# Generic number type

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Floating point numbers are imprecise - a/b*b=a does not hold in general. |
Floating point numbers are imprecise - a/b*b=a does not hold in general. |
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Rationals are precise but pi and sqrt 2 are not rational. |
Rationals are precise but pi and sqrt 2 are not rational. |
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− | That is, when using GenericNumbers you will encounter exactly the problems |
+ | That is, when using <hask>GenericNumber<hask>s you will encounter exactly the problems |

that all scripting language users have encountered so far (or ignored :-). |
that all scripting language users have encountered so far (or ignored :-). |
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## Revision as of 12:16, 20 June 2007

## 1 Problem

Question:

Can I have a generic numeric data type in Haskell which coversInteger

Rational

Double

Answer: In principle you can define a type like

data GenericNumber = Integer Integer | Rational Rational | Double Double

Num

However you will find that it is difficult to implement these methods in a way that is appropriate for each use case. There is simply no type that can emulate the others. Floating point numbers are imprecise - a/b*b=a does not hold in general. Rationals are precise but pi and sqrt 2 are not rational.

That is, when usingGenericNumber<hask>s you will encounter exactly the problems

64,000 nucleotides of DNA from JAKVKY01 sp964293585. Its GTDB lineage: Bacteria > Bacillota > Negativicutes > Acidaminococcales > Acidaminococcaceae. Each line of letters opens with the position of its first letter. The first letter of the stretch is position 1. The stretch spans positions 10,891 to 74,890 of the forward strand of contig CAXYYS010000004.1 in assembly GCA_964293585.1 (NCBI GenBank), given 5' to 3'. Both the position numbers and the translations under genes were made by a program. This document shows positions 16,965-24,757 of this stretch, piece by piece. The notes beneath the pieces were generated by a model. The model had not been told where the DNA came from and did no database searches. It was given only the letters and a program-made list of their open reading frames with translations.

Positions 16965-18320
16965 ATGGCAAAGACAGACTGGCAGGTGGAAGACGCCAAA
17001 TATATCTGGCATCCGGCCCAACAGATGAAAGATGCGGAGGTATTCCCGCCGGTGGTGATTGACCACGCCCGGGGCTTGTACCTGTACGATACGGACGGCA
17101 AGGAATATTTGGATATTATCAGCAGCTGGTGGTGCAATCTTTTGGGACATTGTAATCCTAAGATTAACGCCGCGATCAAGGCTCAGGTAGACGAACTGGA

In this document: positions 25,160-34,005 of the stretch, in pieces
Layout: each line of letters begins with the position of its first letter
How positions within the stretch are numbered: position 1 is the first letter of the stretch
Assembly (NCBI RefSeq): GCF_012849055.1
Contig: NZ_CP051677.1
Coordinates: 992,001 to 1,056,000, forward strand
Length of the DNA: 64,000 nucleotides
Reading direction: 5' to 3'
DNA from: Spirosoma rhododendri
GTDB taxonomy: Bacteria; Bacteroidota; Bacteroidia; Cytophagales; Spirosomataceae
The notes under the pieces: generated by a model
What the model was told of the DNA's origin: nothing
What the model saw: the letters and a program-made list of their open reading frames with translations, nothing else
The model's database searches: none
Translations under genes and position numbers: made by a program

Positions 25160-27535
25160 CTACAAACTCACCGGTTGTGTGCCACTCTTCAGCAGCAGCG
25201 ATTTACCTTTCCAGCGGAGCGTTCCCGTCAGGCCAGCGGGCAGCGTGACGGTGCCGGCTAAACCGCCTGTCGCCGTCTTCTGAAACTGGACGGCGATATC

that all scripting language users have encountered so far (or ignored :-).

== Solutions ==

It is strongly advised to carefully check whether a GenericNumber is indeed useful for your application.

So let's revisit some examples and their idiomatic solutions in plain Haskell 98.

=== average ===

You may find it cumbersome to write

<haskell>

average :: Fractional a => [a] -> a

average xs = sum xs / fromIntegral (length xs)

</haskell>

and you may prefer

<haskell>

average :: [GenericNumber] -> GenericNumber

average xs = sum xs / genericNumberLength xs

</haskell>

with an appropriate implementation of <hask>genericNumberLength

that all scripting language users have encountered so far (or ignored :-).

== Solutions ==

It is strongly advised to carefully check whether a GenericNumber is indeed useful for your application.

So let's revisit some examples and their idiomatic solutions in plain Haskell 98.

=== average ===

You may find it cumbersome to write

<haskell>

average :: Fractional a => [a] -> a

average xs = sum xs / fromIntegral (length xs)

</haskell>

and you may prefer

<haskell>

average :: [GenericNumber] -> GenericNumber

average xs = sum xs / genericNumberLength xs

</haskell>

with an appropriate implementation of <hask>genericNumberLength

Data.List.genericLength

average :: Fractional a => [a] -> a average xs = sum xs / genericlength xs

### 1.1 ratios

You find it easy to write

1 / 3 :: Rational

but uncomfortable that

1 / floor pi :: Rational

does not work.

The first example works, because the numeric literals1

3

floor

Integral

Rational

%

1 % 3 :: Rational 1 % floor pi :: Rational

## 2 See also

- Suggestions for implementing a generic number type: http://www.haskell.org/pipermail/haskell-cafe/2007-June/027092.html